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Thread: Some Discus Basics
06-28-2008, 02:57 AM #1
Some Discus Basics
There are 5 different kinds of Discus, unless you go and buy wild Discus, the ones in the hobby are all hybrids. There are only 2 species (a third is being argued) of Discus with 5 subspecies. Symphysodon discus, and S. aequifasciata are the 2 species. The subspecies are as follows:
Symphysodon discus discus - Red Discus
Symphysodon discus willischwartzi - Pineapple Discus
Symphysodon aequifasciata aequifasciata - Green Discus
Symphysodon aequifasciata axelrodi -Brown Discus
Symphysodon aequifasciata haraldi - Blue Discus
The different color strains in the hobby are simply specific mixes of these different colors. For example, S. discus discus and S. aequifasciata haraldi are the 2 colors used in the creation of the Red Turquoise Discus. Many of the strains are not simple combinations of the 2 but are rather results of a few generations of breeding.
Caring for these captive bred specimens is much much easier than caring for their wild cousins. The captive bred discus are much more tollerant of higher pH values and are also slightly more tollerant of lower water quality. That said, Discus owners should still aim to keep them in a pH in the low 6's and should endevour to do large frequent water changes in order to provide the optimal water conditions. If Discus are not given clean water with a proper diet, they are easily stunted.
The diet for Discus should include a high quality pellet food such as New Life Spectrum, Sera or Hikari pellets. Many breeders also feed their Discus Tetra Color bits. While they are not my personal preference, many do find them to be adequate. Young Discus need to be fed often, some recommend upwards of 6 feedings a day consisiting of pellet food, brine shrimp, and beefheart. Jack Wattley (leading Discus breeder in the world for many years) actually recommends against feeding bloodworms to young Discus due to the tough skin on bloodworms. Many people still feed them with no apparent side effects.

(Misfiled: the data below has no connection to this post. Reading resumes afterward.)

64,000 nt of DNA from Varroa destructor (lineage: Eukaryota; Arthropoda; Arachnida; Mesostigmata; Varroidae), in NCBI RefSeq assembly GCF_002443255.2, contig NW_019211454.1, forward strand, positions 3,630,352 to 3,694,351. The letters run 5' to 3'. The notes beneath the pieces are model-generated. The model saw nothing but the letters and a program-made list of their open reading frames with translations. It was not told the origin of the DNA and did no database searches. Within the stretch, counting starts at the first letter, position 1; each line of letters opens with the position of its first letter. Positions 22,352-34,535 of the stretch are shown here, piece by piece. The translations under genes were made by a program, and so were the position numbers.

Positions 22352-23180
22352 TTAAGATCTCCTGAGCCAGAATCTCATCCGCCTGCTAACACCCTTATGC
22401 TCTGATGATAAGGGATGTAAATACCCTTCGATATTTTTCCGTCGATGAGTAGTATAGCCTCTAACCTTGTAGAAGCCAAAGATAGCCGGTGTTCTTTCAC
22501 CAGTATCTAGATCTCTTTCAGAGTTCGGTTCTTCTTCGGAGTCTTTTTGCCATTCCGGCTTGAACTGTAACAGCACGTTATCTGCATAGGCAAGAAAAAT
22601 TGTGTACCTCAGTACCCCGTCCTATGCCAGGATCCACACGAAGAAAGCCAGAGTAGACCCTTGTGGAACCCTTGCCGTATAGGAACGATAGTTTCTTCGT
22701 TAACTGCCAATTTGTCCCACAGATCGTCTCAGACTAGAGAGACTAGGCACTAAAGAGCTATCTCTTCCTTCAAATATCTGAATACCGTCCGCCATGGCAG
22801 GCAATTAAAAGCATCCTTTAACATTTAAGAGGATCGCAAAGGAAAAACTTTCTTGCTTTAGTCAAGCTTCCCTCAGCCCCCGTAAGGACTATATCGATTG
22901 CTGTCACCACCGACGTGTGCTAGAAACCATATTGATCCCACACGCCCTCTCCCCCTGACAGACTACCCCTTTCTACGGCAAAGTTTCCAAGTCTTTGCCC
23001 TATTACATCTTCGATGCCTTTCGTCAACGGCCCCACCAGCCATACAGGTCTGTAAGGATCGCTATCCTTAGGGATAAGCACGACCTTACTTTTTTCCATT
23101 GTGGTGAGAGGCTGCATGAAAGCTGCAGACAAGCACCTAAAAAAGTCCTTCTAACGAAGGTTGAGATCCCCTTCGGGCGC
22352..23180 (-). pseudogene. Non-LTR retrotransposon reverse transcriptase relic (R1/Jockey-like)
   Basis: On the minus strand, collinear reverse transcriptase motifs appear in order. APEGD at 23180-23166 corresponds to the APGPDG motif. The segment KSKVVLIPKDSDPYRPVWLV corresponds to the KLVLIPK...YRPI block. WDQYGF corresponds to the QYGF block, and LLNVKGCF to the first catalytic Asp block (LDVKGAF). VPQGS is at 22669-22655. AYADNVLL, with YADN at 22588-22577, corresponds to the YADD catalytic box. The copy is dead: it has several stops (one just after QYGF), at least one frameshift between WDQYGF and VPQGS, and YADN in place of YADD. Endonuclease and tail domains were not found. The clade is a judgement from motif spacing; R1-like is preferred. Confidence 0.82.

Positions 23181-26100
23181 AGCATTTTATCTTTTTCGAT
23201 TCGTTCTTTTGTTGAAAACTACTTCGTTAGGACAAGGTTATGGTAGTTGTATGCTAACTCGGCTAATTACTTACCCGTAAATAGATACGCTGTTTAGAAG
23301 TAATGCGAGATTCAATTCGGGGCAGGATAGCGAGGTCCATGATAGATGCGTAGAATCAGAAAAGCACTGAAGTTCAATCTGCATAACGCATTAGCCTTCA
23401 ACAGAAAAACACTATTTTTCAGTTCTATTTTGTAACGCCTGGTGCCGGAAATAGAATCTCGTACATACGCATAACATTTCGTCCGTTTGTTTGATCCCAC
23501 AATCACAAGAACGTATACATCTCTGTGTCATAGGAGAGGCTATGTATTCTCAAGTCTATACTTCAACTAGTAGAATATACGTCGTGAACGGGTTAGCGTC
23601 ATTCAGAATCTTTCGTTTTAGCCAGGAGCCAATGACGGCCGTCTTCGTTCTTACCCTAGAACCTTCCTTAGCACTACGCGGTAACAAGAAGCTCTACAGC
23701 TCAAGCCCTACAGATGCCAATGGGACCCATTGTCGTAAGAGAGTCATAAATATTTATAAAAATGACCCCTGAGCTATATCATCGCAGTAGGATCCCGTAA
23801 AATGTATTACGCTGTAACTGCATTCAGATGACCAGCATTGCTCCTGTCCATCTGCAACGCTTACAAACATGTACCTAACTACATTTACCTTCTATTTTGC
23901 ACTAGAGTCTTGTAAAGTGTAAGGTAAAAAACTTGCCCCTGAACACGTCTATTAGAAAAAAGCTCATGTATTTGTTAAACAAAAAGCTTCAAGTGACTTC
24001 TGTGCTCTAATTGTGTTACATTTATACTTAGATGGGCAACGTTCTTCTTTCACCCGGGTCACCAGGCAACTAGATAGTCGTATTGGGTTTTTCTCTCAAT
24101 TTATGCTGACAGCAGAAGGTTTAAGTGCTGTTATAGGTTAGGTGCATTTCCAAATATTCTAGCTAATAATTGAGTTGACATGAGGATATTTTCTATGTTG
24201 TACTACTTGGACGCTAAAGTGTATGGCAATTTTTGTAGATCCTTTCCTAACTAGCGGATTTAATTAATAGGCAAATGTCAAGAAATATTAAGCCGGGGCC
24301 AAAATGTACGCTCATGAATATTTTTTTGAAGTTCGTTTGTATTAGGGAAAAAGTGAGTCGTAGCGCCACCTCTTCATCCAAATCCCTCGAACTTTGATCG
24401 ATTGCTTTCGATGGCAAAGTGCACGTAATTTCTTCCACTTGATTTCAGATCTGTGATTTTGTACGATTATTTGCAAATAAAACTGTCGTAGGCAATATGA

Finally, if you are planning to add these fish to an already stocked tank, then I'd recommend getting fish that have already attained a length of at least 5". It is very difficult to grow Discus to a length of 8-10" in a stocked, planted tank with substrate. The reason being, water quality can't be kept as good as it is in a bare bottom tank. The argument that is often given at this point is that the nitrate levels can still be maintained, however it is not the nitrates that are the issue, it is the particles that are afloat in the water. It is not mearly a case of keeping the water parameters low, it is a case of keeping the water very clean. The cleaner the water, the healthier your fish (provided you give them a proper diet).
Following the above, you can have healthy vibrant Discus. While it sounds difficult, it really isnt', it is simply more work. Discus are not necessarily more difficult to keep, they are just more work to keep and for this reason they are not recommend for the beginner aquarist.
Last edited by ILuvMyGoldBarb; 06-28-2008 at 03:00 AM.
06-28-2008, 02:59 AM #2
great article.... thanks for writing
06-28-2008, 03:01 AM #3
Thanks. This was actually just a quick post I made earlier, but I wanted to separate it out into the Discus forum to help would-be Discus owners.
06-28-2008, 03:22 AM #4
06-28-2008, 03:36 AM #5
06-28-2008, 05:26 AM #6
Very nice :)
Something else that would be useful would be being able to see the difference in overall body shape and eye size for stunted vs not stunted discus. The differences are dramatic, but I don't think they are apparent to most people. But maybe that's a new article :P
Last edited by Slimy; 06-28-2008 at 05:30 AM.
06-28-2008, 01:47 PM #7
06-28-2008, 02:41 PM #8
thanks goldbarbangelcakes (penny)
"The big fish eats the small one."
-- Sephardic saying
06-28-2008, 03:02 PM #9
Nice article.thank youIt is better to reign in hell than to serve in heaven
06-30-2008, 05:45 AM #10
great artical.. i was wanting to do some research on discus for future info55g: Reef Project AKA Money pit!